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Published August 1989 | Published
Journal Article Open

Sindbis virus ts103 has a mutation in glycoprotein E2 that leads to defective assembly of virions


Sindbis virus mutant ts103 is aberrant in the assembly of virus particles. During virus budding, proper nucleocapsid-glycoprotein interactions fail to occur such that particles containing many nucleocapsids are formed, and the final yield of virus is low. We have determined that a mutation in the external domain of glycoprotein E2, Ala-344-->Val, is the change that leads to this phenotype. Mapping was done by making recombinant viruses between ts103 and a parental strain of the virus, using a full-length cDNA clone of Sindbis virus from which infectious RNA can be transcribed, together with sequence analysis of the region of the genome shown in this way to contain the ts103 lesion. A partial revertant of ts103, called ts103R, was also mapped and sequenced and found to be a second-site revertant in which a change in glycoprotein E1 from lysine to methionine at position 227 partially suppresses the phenotypic effects of the change at E2 position 344. An analysis of revertants from ts103 mutants in which the Ala-->Val change had been transferred into a defined background showed that pseudorevertants were more likely to arise than were true revertants and that the ts103 change itself reverted very infrequently. The assembly defect in ts103 appeared to result from weakened interactions between the virus membrane glycoproteins or between these glycoproteins and the nucleocapsid during budding. Both the E2 mutation leading to the defect in virus assembly and the suppressor mutation in glycoprotein E1 are in the domains external to the lipid bilayer and thus in domains that cannot interact directly with the nucleocapsid. This suggests that in ts103, either the E1-E2 heterodimers or the trimeric spikes (consisting of three E1-E2 heterodimers) are unstable or have an aberrant configuration, and thus do not interact properly with the nucleocapsid, or cannot assembly correctly to form the proper icosahedral array on the surface of the virus.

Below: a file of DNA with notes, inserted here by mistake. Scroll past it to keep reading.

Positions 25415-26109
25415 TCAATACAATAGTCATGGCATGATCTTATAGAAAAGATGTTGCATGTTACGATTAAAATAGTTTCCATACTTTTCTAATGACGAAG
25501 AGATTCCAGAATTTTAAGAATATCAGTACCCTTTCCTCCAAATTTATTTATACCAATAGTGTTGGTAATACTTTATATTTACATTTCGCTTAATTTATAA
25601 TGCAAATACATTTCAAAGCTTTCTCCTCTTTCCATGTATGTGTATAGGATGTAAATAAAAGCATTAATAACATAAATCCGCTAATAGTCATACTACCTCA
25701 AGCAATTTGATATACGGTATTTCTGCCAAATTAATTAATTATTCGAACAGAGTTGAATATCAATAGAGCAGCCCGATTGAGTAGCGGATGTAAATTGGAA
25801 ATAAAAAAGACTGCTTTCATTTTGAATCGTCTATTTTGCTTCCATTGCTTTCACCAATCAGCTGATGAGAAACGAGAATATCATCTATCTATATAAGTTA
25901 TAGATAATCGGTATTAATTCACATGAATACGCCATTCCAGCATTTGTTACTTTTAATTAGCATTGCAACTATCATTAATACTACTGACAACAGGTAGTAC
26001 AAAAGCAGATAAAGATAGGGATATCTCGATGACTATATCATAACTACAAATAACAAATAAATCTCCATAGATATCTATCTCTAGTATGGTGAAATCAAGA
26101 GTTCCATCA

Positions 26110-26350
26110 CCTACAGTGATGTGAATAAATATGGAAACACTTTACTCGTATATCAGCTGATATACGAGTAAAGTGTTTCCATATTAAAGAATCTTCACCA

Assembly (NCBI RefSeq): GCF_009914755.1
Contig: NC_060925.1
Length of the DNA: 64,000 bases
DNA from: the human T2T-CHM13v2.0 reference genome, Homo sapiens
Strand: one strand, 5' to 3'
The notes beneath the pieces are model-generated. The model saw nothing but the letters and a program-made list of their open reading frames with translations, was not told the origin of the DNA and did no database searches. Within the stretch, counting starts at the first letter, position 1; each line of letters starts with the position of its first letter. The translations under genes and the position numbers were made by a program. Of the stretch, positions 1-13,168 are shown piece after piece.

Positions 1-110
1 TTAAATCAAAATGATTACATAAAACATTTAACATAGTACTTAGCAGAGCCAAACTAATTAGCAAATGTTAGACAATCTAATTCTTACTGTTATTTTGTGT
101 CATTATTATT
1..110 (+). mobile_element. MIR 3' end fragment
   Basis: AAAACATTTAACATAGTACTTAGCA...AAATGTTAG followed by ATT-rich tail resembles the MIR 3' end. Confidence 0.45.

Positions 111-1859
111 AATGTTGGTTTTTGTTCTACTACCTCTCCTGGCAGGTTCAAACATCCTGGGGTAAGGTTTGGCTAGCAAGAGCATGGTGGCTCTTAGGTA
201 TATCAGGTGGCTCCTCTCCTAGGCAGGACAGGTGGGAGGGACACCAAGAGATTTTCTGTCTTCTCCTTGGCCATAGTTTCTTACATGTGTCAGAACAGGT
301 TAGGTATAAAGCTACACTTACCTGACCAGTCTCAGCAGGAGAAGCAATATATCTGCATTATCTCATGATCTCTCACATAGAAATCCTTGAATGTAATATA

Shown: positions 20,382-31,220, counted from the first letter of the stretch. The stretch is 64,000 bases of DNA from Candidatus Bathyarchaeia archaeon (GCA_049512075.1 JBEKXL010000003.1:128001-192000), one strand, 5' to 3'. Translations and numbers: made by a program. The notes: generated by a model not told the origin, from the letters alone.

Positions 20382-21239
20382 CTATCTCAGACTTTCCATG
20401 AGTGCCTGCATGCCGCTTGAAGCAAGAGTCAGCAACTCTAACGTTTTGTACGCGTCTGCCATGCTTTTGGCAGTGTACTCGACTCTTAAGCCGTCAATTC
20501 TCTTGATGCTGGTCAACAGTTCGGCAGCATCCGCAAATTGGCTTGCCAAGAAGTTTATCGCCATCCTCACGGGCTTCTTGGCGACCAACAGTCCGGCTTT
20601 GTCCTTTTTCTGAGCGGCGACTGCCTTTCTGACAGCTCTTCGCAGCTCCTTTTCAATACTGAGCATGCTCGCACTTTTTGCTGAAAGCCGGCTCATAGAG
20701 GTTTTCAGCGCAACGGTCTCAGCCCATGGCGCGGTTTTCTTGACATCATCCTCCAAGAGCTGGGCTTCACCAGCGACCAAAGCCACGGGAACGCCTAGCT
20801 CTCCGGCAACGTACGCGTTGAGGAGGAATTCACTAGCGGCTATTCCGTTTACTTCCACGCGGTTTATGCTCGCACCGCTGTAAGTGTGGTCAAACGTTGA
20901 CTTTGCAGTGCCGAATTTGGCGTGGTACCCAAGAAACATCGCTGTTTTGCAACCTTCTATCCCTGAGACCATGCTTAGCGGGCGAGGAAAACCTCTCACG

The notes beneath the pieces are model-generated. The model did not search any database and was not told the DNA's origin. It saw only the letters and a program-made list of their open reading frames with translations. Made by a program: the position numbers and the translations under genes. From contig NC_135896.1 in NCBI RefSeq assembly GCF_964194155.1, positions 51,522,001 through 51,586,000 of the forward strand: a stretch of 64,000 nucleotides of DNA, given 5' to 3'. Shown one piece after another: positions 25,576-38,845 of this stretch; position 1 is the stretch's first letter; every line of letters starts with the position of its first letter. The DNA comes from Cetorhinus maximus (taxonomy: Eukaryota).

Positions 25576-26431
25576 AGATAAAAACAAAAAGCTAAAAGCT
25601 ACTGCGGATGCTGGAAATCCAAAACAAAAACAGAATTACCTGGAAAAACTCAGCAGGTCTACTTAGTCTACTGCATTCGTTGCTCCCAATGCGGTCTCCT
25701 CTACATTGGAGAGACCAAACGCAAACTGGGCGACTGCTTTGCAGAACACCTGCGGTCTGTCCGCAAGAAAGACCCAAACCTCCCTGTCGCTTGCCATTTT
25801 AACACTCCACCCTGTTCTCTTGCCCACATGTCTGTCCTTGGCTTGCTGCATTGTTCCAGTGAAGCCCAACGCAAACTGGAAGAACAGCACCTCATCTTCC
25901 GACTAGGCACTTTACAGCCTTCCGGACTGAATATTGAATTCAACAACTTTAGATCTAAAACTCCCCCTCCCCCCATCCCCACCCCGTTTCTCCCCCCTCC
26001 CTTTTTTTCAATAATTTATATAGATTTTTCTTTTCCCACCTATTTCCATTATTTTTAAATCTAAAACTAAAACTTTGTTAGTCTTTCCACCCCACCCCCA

Additional Information

Copyright © 1989 by the American Society for Microbiology. Received 20 March 1989/Accepted 2 May 1989 This work was supported by Public Health Service grants AI 10793 and AI 20612 from the National Institutes of Health and by National Science Foundation grant DMB8617372. C.M.R. is a Pew Scholar in the Biomedical Sciences.

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